Reducing Nitrogen Leaching
Date: 12 May 2014
During the past decade there has been an increasing focus on improving the quality of the water in our lakes, rivers and streams. Currently regional councils throughout the country are either working on, or rolling out plans which set nitrogen leaching targets for each catchment area. Like it or not, this legislation is set to have a big impact on the way dairy farmers can operate in the future.
Overseer is the management tool which is being used to predict on-farm nitrogen (N) leaching. This computer model calculates and estimates the nutrient flows in a productive farming system.It identifies risk for environmental impacts through nutrient loss including run off and leaching.
DairyNZ suggest that if Overseer predicts you are within 6 kgN/ha of the target, you just need to make your system more efficient but if you are more than 6 kgN/ha above the target you need to look at your whole farm system.
While many factors contribute to on-farm nitrogen leaching, cow urine is the main villain responsible for 69% of the nitrogen loss from a typical dairy farm1.
Assuming there is a best-management fertiliser policy in place, farmers who are well above the N-leaching target can decrease N-leaching by either decreasing the number of cows (and therefore the amount of urine excreted) per hectare, or by moving to a more intensive system which uses a number of strategies to decrease the impact of urinary nitrogen.
These strategies include:
1. Decreasing the amount of nitrogen in cow urine. When dietary N exceeds animal requirements, a high proportion (typically 60-70%) of the excess N intake is excreted in the urine. The more surplus protein a cow eats the more urinary nitrogen she excretes. In early lactation a high producing cow requires around 18% crude protein but ryegrass-clover pasture can contain more than 30% crude protein. Diluting the excessive dietary protein in pasture by feeding a low crude protein supplement (e.g. maize silage or maize grain) will decrease the amount of nitrogen in cow urine.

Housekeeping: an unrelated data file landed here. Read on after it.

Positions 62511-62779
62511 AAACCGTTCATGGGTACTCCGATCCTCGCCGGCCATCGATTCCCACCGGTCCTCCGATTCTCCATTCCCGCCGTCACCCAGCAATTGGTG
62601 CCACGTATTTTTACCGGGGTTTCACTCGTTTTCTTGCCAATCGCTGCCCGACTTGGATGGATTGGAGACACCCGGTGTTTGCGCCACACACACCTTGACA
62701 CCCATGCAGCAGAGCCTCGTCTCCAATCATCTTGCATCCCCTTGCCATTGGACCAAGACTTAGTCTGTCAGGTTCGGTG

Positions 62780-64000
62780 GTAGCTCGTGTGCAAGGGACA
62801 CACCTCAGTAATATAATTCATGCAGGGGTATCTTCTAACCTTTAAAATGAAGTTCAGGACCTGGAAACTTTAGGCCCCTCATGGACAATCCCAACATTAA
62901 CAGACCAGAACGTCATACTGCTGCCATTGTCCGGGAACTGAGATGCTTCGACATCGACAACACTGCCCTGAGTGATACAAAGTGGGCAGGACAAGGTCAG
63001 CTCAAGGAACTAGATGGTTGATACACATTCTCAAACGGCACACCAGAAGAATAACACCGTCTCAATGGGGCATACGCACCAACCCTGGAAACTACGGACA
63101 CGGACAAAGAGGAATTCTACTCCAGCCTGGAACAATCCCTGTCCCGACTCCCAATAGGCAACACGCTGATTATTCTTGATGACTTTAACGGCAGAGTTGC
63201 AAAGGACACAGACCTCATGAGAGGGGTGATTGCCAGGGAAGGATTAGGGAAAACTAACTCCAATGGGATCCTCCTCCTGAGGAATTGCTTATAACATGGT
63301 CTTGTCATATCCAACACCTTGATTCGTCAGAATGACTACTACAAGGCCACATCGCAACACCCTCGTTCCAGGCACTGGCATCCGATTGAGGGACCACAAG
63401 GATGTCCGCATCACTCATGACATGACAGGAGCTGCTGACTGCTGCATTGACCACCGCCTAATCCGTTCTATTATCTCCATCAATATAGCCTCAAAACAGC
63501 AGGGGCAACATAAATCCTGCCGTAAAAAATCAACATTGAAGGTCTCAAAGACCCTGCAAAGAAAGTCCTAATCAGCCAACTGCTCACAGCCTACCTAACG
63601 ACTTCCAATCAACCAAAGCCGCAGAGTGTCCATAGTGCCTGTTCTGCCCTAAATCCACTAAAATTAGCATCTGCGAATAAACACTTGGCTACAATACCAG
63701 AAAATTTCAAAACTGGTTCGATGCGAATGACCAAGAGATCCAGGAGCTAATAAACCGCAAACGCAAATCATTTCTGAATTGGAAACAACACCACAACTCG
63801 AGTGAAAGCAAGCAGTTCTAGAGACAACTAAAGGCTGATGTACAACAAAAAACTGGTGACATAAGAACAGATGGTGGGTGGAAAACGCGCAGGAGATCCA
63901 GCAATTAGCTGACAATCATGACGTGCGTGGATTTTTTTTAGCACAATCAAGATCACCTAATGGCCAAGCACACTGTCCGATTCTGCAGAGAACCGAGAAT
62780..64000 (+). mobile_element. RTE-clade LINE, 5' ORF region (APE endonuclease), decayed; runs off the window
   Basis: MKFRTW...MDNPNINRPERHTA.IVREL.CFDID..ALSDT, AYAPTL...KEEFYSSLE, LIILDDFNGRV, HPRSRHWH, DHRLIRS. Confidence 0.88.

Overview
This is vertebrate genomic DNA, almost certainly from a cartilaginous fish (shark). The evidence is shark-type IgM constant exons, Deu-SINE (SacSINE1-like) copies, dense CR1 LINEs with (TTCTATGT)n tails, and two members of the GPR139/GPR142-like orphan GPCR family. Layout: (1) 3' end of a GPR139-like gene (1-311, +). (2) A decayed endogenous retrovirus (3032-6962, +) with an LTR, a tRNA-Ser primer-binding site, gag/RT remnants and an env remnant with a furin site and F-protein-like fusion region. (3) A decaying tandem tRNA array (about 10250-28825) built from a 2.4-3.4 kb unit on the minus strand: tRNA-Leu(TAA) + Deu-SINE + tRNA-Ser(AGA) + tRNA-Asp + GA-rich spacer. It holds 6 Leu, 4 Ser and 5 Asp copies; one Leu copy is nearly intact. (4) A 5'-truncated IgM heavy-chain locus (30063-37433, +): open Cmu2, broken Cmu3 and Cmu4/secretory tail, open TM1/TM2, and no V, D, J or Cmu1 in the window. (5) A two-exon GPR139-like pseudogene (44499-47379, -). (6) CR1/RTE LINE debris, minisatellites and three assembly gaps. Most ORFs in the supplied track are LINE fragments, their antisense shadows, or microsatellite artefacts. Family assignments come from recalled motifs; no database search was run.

2. Growing crops which utilise soil nitrogen. Maize has an effective rooting zone of 150-180 cm depth. This allows it to capture nutrients from depths 2-3 times greater than most pasture species. New Zealand research has shown maize crops can be grown in high fertility dairy paddocks (including effluent paddocks) without the need for any artificial fertiliser. The maize plant effectively "mines" the soil nutrients (including nitrogen) which have fallen below ryegrass roots. The net result is a reduction in nitrogen leaching and the provision of low cost maize silage.
3. Collecting and distributing cow urine over a large area. Dairy cows are estimated to urinate 10-12 times per day. Each time they deposit around 2 litres of urine on an area that is just 0.2 m2 in size. The volume of nitrogen in a urine patch (1,000 kgN/ha) is greater than the annual plant uptake (300-700 kgN/ha/year) and this results in the build-up of soil nitrogen2. Leaching losses from urine patches are high, especially in the winter when rainfall is high. Keeping cows off pasture during wetter months, collecting effluent and applying it evenly over a large area at an appropriate rate and time will greatly reduce N-leaching on many farms.
The challenge for many will be how to reduce N leaching while at the same time maintaining (or improving) profitability. The good news is it can be done and there are a number of farmers who are already doing it. While mitigation strategies such as feed pads and wintering barns are a significant capital cost, they deliver a number of benefits in addition to reducing nitrogen leaching. I'll discuss this in more detail in my next article.
1 Agresearch data for a dairy farm producing 850kgMS/ha using 100kg fertiliser N, effluent applied to land.
2 Moir et al. 2011. The spatial coverage of dairy cattle urine patches in an intensively grazed pasture system. Journal of Agricultural Science 149: 473-48